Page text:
A Northern Michigan castle where animals rule the roost
Whether you're an animal lover, or simply love to display your prized pieces, to say this Northern Michigan home is the cat's meow, is an understatement!
"Well these are kind of different animal heads," says Mary McNabb, owner of "The Eagle's Nest," as she looks up at her collection of trophy animal heads.
"We love animals, so we have all kinds of critters," says Doug McNabb, owner and designer of the home.
Spread across 345 acres on a private lake, this castle in Fife Lake is more like a village. A village where animals rule the roost. At $5.2 million and more than 8,000 square feet, it's the one-of-a-kind construction that's the most eye-catching.
"It's quality built," says Cindy Anderson, Senior Associate Broker at Coldwell Banker. "When you look around, you look at the chinking, you look at the stonework, you look at the tile work, you look at all the detail that they put into this home."
With a name like "The Eagles Nest," it's owners capture the Northern Michigan experience in every room with each unique piece inside.
"We found this piece of property and drove out here and just fell in love with the property," says Doug McNabb. "It had a small cottage on it, and we always wanted to build a log home, so we decided this is the perfect area."
Built from scratch from 2004 to 2005, from the wood, to stone, to granite, it has one common thread: natural, Michigan-made products and contractors.
"One contractor did all the stonework," says McNabb. "It took him about a year and a half just to do the stonework, so it was quite a project."
The stained glass door: from a church in Petoskey going back more than 100 years. And as you step through time, you see a mix of bronze, crystal and even art deco, with the McNabb's memories of their travels as a museum exhibit. This full-log home features a 20-foot granite waterfall, field stone fireplaces, 34-foot high cathedral ceilings, hardwood and limestone floors, and a little bit of sparkle, of course.
"It's a rustic home, with elegant touches," says "porter Blattenberger, realtor at Coldwell Banker. "There's a 600 lb. chandelier hanging from the ceiling, so, uh, it's safe," he says with a smile.
"That's Doug," says Mary McNabb. "He's a great shopper, and a great decorator. He gets it from his mother!"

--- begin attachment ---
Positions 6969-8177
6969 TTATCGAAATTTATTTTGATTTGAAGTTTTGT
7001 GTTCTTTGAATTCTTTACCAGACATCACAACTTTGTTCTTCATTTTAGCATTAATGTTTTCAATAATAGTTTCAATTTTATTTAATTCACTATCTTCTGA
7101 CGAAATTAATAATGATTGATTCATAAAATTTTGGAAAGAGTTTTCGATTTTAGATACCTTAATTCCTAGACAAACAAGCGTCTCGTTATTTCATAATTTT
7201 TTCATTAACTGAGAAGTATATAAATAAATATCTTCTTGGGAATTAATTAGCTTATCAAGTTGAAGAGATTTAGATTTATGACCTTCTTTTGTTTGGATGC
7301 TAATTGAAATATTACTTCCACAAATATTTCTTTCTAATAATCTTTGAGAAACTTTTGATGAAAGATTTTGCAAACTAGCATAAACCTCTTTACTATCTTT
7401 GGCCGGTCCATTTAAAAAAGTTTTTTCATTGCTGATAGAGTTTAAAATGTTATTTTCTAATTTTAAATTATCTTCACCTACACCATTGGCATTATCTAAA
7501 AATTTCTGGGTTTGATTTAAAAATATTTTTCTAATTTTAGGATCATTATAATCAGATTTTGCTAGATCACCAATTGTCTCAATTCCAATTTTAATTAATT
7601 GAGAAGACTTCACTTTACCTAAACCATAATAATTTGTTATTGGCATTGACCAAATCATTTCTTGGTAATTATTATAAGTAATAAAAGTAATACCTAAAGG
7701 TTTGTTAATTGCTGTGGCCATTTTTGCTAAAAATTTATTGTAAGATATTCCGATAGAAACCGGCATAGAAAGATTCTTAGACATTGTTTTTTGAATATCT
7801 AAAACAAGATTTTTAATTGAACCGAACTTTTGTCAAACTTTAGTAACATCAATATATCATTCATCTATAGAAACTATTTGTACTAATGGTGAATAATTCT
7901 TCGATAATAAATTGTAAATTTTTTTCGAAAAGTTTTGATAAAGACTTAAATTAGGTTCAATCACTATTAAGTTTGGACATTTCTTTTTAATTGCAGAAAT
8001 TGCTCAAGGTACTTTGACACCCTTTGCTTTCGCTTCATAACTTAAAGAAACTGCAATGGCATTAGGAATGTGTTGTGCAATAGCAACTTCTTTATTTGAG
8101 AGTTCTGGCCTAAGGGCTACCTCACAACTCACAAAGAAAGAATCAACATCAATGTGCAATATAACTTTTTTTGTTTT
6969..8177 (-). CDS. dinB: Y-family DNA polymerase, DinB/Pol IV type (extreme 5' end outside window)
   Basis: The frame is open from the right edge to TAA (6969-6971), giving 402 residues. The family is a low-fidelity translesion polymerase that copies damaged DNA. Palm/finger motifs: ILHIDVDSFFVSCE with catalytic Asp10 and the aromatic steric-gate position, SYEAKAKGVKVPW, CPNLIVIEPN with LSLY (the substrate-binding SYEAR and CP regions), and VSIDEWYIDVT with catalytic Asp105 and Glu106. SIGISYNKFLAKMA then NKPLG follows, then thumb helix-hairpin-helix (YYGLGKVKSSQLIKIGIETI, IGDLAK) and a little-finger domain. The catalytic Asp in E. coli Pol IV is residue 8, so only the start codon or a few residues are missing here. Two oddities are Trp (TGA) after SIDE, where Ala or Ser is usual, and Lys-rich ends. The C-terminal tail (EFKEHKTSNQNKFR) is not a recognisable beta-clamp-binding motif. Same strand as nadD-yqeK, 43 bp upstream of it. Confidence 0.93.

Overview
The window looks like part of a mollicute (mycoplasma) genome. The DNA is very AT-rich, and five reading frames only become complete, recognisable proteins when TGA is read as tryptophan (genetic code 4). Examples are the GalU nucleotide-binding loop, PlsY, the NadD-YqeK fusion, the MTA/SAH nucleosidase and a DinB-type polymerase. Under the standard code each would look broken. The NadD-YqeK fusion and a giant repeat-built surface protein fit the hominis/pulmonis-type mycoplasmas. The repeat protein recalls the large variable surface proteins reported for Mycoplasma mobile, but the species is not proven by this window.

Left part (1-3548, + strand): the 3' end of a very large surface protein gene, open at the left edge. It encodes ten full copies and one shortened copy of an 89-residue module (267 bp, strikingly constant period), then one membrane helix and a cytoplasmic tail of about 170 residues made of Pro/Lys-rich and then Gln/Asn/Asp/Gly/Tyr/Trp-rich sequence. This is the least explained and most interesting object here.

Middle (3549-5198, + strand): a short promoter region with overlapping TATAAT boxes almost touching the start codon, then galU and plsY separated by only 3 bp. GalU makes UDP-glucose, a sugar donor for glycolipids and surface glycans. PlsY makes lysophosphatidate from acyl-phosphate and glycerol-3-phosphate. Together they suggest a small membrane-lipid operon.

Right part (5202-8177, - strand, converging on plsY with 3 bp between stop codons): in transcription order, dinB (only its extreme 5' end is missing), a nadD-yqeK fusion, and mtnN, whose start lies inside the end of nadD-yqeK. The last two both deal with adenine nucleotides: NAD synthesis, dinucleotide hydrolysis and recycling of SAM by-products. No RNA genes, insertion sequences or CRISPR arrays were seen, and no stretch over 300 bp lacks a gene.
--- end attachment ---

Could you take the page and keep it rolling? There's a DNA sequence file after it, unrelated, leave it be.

And besides a few wandering eyes, it's as private, as you can get.
"We wanted a rural area. This is just like a permanent getaway," says Doug McNabb.
With no one to bother you, you can take a relaxing bath in an old-fashioned wash tub, loosen up in a sauna, or lay down for a catnap in a bed built for a king with another cozy fireplace. With a master bedroom and two bedrooms furnished for the little ones, each has it's own bathroom and laundry area.
Now walk to the balcony with forged iron spindles and railings. There you'll find Tigerwood floors, more furry faces, a game room to keep the kids entertained, and in case your feeling a little thirsty, the streaming waterfall. Head downstairs to the heart of the home: the wide open kitchen.
"When you have a dinner party, where does everybody end up? They end up in the kitchen," says Anderson.
A hammered copper sink with hot water handy, hand-crafted cabinetry, a carved, cottonwood counter, and with any Northern Michigan winter, heated floors are a must.
"An interesting feature with this home, you don't normally find in a home that's 8,000 square feet with the ability to heat it with wood, which the owner does, says Anderson. "And I'm nice and toasty warm today."
Toasty warm, now bundle up to take a ride outside to the 11 other buildings on the property. There's a guest house propped on a private lake, and if a few extra friends stop over, they can stargaze in a teepee! Now hop back in and take a drive to the wild side of the property.
"We built a small barn for our animals, says Doug McNabb. "She's got some goats and a donkey -- a very old donkey."
Old donkeys, a chicken coupe, and peacocks strutting to a beat of their own. Don't forget their maple syrup sugar shack, their shooting shack, and their personal favorites, their horses.
"That's really how we met -- in the horse industry," says Doug McNabb. "We still ride horses a lot and enjoy that."
Either way this wild ride continues inside and makes this house one-of-a-kind. As you say your goodbyes, you may still have a few friends looking back, patiently awaiting your return!
Tune into Upnorthlive tonight at 6:30 p.m. on ABC 29&8 next week for the next Northern Michigan castle! This one is in Empire, and it's so high up, you have to take a tram to get in!
To contact Cindy Anderson click HERE.
Porter Blattenberger: 231-929-2300